The Problem of Ineffective Elders

Presenter: Bob Deffinbaugh

Question: Is there a correct way to address an elder who is no longer effective?

I think it is necessary to begin with a word of caution here. We in the West live in a culture that reveres youth and looks down on the wisdom that often comes with age and maturity. Much more could be said to validate this statement, but suffice it to say that those who are young need to be humbly aware of the limitations of their youth, one of which the Bible calls “simplicity” in Proverbs. Youth may make a person more skillful in some physical things, but such skills are not wisdom. It was Rehoboam’s youthful advisors who gave him foolish counsel, while his father’s older advisors gave him wise counsel, which he rejected (1 Kings 12). The result was a divided kingdom. Younger believers should seriously consider Peter’s words to the young (as well as the elders) in 1 Peter 5:1-5. Let us respect the wisdom of those who are older. All of this is to say that the younger generation needs to beware of the inclination to throw out older leaders, assuming that they can do better.

Having said this, one must address an error on the opposite side – held by those who cling to their role as elders, just as the aged cling to their freedoms and other areas of control which they attained in younger days. Many are not willing to admit the diminished capacity that often comes in the aging process. Holding to one’s office as an elder simply to maintain authority and control in some area of life is wrong. Eldership is a place of service, and when one’s service is greatly diminished it is time to relinquish one’s official leadership position. A true leader will continue to bless others by his unofficial ministry if he thinks, acts, and counsels wisely.

Now, we return to the question of ineffective leadership by a particular elder. The Bible is silent about the term of an elder, just as it is silent regarding the selection and approval process, or the process for removing an elder. I believe that it is questionable to assume that once a man has been officially recognized as an elder he owns this position for life, or that once recognized, the elder’s qualifications and ministry are no longer subject to review. Why not be a forward-looking elder, who steps aside to allow, encourage, and facilitate younger men stepping up to the ministry of church leadership? Why not coach others to take our place? Beyond this there are other honorable and commendable reasons for stepping aside. For example, a sudden change in one’s family or work may require so much attention and energy that an elder can no longer fulfill his duties.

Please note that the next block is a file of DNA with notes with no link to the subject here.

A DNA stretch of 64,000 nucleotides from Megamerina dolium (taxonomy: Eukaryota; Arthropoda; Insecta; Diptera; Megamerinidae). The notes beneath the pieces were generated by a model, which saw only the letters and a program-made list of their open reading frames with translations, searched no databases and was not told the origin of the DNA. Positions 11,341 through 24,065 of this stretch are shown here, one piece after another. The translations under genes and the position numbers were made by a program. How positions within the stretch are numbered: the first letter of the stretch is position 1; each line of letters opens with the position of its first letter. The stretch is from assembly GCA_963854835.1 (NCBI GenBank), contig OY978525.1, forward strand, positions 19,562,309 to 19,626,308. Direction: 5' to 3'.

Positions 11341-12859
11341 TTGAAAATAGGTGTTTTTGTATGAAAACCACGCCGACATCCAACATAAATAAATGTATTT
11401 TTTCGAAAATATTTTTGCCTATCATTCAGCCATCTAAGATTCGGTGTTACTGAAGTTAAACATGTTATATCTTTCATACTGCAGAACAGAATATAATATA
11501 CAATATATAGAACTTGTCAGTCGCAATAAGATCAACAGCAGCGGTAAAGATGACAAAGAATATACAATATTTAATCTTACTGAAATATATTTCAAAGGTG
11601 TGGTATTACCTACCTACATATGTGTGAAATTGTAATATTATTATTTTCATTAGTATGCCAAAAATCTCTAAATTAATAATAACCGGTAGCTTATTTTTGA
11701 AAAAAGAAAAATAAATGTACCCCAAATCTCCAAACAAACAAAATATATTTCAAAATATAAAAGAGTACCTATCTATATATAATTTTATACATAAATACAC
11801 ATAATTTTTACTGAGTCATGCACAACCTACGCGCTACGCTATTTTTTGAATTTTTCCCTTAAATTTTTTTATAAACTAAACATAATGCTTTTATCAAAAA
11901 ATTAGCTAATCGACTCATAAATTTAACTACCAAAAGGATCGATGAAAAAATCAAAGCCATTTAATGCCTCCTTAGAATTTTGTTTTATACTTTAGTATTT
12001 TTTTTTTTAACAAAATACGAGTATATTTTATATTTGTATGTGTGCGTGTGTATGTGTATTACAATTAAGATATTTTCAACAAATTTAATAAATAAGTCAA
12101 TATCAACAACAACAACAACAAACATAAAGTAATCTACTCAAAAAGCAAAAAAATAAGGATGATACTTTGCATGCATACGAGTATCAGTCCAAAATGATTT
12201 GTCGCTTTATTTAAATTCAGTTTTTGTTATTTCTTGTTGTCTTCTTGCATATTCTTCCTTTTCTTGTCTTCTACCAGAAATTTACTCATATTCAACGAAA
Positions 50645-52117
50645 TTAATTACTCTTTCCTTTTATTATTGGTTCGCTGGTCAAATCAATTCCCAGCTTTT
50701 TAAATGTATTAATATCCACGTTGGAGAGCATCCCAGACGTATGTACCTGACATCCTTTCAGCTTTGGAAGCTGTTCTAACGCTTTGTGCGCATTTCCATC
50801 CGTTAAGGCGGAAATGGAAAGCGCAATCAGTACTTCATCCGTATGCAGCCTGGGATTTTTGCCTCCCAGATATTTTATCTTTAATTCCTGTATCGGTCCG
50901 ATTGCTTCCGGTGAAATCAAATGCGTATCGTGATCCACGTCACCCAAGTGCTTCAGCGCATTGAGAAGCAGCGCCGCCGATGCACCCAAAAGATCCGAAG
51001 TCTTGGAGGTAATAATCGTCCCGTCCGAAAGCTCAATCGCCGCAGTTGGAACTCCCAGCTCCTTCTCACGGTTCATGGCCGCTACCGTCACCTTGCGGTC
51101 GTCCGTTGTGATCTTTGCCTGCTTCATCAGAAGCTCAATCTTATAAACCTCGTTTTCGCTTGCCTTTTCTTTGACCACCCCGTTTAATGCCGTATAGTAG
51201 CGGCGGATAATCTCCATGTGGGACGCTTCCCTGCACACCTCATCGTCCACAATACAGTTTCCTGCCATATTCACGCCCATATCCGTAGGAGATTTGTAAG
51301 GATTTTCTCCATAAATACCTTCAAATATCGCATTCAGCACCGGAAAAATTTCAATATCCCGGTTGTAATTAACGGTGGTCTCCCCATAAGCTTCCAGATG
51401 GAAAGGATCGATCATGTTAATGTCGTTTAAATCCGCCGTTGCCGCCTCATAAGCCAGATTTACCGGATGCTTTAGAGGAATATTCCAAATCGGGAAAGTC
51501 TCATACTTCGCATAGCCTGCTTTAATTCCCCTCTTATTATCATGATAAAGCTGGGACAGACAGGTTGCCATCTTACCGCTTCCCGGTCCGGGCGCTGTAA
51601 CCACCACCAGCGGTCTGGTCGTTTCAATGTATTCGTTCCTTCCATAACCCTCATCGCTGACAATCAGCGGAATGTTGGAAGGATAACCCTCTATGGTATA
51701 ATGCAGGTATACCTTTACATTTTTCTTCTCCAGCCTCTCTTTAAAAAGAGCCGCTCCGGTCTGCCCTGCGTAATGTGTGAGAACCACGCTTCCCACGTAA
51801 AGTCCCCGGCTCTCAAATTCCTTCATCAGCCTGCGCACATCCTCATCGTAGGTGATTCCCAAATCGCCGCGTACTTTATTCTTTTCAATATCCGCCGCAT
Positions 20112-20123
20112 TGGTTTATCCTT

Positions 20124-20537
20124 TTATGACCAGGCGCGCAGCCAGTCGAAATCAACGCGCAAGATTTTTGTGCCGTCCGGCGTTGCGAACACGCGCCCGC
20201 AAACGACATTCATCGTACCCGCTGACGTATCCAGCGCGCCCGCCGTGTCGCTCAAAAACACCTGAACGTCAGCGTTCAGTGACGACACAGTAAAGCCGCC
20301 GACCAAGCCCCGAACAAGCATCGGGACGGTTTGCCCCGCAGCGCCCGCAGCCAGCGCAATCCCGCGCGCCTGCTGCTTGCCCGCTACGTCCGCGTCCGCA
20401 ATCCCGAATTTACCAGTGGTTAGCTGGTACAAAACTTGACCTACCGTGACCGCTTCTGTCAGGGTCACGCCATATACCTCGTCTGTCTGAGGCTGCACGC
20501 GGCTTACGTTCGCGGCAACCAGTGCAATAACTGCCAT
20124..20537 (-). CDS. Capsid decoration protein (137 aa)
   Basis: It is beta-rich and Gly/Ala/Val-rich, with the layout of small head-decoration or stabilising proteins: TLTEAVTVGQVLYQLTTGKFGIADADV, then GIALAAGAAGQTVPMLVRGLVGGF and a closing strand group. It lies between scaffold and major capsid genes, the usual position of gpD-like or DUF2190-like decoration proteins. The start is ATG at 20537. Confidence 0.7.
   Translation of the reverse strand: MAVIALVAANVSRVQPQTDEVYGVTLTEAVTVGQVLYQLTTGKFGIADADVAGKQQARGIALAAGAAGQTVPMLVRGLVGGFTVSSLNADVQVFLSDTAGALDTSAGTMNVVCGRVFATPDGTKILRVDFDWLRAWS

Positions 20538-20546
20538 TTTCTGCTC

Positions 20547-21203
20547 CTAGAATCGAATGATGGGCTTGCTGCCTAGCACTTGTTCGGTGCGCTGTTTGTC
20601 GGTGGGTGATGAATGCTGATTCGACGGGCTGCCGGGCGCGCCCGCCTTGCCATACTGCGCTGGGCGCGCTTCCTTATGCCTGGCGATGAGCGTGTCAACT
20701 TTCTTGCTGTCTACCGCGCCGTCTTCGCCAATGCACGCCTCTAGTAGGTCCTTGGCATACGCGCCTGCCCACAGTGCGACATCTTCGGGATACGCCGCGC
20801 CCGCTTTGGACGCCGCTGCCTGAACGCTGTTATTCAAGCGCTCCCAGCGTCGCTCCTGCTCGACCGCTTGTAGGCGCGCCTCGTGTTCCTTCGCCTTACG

But, however, some will simply (or stubbornly) not step aside, so what is to be done in this case? It is important to establish the fact that being an elder (or deacon) does not put one above evaluation, rebuke, correction, or removal, as we see, for example, in 1 Timothy 5:17-20. Notice here that evaluation may result in increased honor or (at the opposite extreme) public correction. While there is no biblical mandate or example for this, it would seem advisable for the elders of a church to periodically set aside a time for assessment, where all the elders are honest with each other, helping each to evaluate their qualifications and service. This would be a fitting time to suggest that a non-effective or disqualified elder step aside.

That is not to say that other fellow-believers must refrain from honestly approaching an ineffective or errant elder. This is surely assumed in 1 Timothy 5:17-20 (and in my opinion it is also assumed in Matthew 18:15-20). How this is done is very important for the sake of the elder and for the unity of the church. Surely, the elder should be shown great respect in the process. We need only recall that Timothy was a young man, and that Paul reminded him of his youth and instructed him regarding his dealings with those who were older (see 1 Timothy 5:1-2). Women, too, may find it necessary to engage in this matter (though I would suggest that this be done only when a man is somehow not able to do so). Gender does not disqualify one from obedience to biblical commands, such as we find in Matthew 18:15-20. Thus, a wife may find it necessary to deal with the sin of her husband. A good example of gender and authority roles is found in Abigail’s wise dealings with her husband Nabal, and also with her king-to be (David).

Perhaps the most relevant biblical example is to be found in 1 Kings chapter one, where David had delayed passing the torch of leadership to his (designated) son, Solomon. David had become incapacitated and his son Adonijah nearly succeeded in usurping the throne due to David’s delay. The wise approach taken by Nathan the prophet and David’s wife Bathsheba serves as an example of how to approach an incompetent leader.

All of this must be attempted with much prayer, but it seems clear that incompetent leadership should not be ignored, for the church is being observed by the unbelieving world, as well as by the celestial powers (see Ephesians 3:10). God’s glory is at issue (Ephesians 3:21).